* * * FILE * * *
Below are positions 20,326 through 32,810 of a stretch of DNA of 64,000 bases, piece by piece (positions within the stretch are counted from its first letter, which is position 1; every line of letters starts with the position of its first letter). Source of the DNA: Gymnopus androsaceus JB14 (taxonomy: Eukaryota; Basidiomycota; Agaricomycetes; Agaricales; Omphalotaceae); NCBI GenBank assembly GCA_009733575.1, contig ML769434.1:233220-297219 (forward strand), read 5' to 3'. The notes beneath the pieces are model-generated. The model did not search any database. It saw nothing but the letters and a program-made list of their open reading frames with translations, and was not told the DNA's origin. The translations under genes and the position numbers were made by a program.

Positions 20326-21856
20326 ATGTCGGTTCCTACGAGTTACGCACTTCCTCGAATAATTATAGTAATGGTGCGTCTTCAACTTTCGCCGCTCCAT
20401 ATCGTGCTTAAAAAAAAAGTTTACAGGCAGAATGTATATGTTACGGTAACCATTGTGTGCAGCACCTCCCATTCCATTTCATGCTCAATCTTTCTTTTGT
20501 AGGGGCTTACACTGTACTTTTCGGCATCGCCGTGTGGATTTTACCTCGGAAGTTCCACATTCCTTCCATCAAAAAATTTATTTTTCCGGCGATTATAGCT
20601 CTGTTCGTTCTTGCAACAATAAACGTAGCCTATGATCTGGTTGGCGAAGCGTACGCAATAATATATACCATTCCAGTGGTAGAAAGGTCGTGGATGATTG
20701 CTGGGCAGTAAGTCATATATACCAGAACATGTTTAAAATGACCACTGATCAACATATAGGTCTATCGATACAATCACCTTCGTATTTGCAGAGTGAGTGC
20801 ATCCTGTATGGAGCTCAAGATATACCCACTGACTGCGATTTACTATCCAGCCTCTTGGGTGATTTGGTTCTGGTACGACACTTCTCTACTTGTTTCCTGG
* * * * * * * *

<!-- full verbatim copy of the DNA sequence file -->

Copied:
Below are positions 20,326 through 32,810 of a stretch of DNA of 64,000 bases, piece by piece (positions within the stretch are counted from its first letter, which is position 1; every line of letters starts with the position of its first letter). Source of the DNA: Gymnopus androsaceus JB14 (taxonomy: Eukaryota; Basidiomycota; Agaricomycetes; Agaricales; Omphalotaceae); NCBI GenBank assembly GCA_009733575.1, contig ML769434.1:233220-297219 (forward strand), read 5' to 3'. The notes beneath the pieces are model-generated. The model did not search any database. It saw nothing but the letters and a program-made list of their open reading frames with translations, and was not told the DNA's origin. The translations under genes and the position numbers were made by a program.

Positions 20326-21856
20326 ATGTCGGTTCCTACGAGTTACGCACTTCCTCGAATAATTATAGTAATGGTGCGTCTTCAACTTTCGCCGCTCCAT
20401 ATCGTGCTTAAAAAAAAAGTTTACAGGCAGAATGTATATGTTACGGTAACCATTGTGTGCAGCACCTCCCATTCCATTTCATGCTCAATCTTTCTTTTGT
20501 AGGGGCTTACACTGTACTTTTCGGCATCGCCGTGTGGATTTTACCTCGGAAGTTCCACATTCCTTCCATCAAAAAATTTATTTTTCCGGCGATTATAGCT
20601 CTGTTCGTTCTTGCAACAATAAACGTAGCCTATGATCTGGTTGGCGAAGCGTACGCAATAATATATACCATTCCAGTGGTAGAAAGGTCGTGGATGATTG
20701 CTGGGCAGTAAGTCATATATACCAGAACATGTTTAAAATGACCACTGATCAACATATAGGTCTATCGATACAATCACCTTCGTATTTGCAGAGTGAGTGC
20801 ATCCTGTATGGAGCTCAAGATATACCCACTGACTGCGATTTACTATCCAGCCTCTTGGGTGATTTGGTTCTGGTACGACACTTCTCTACTTGTTTCCTGG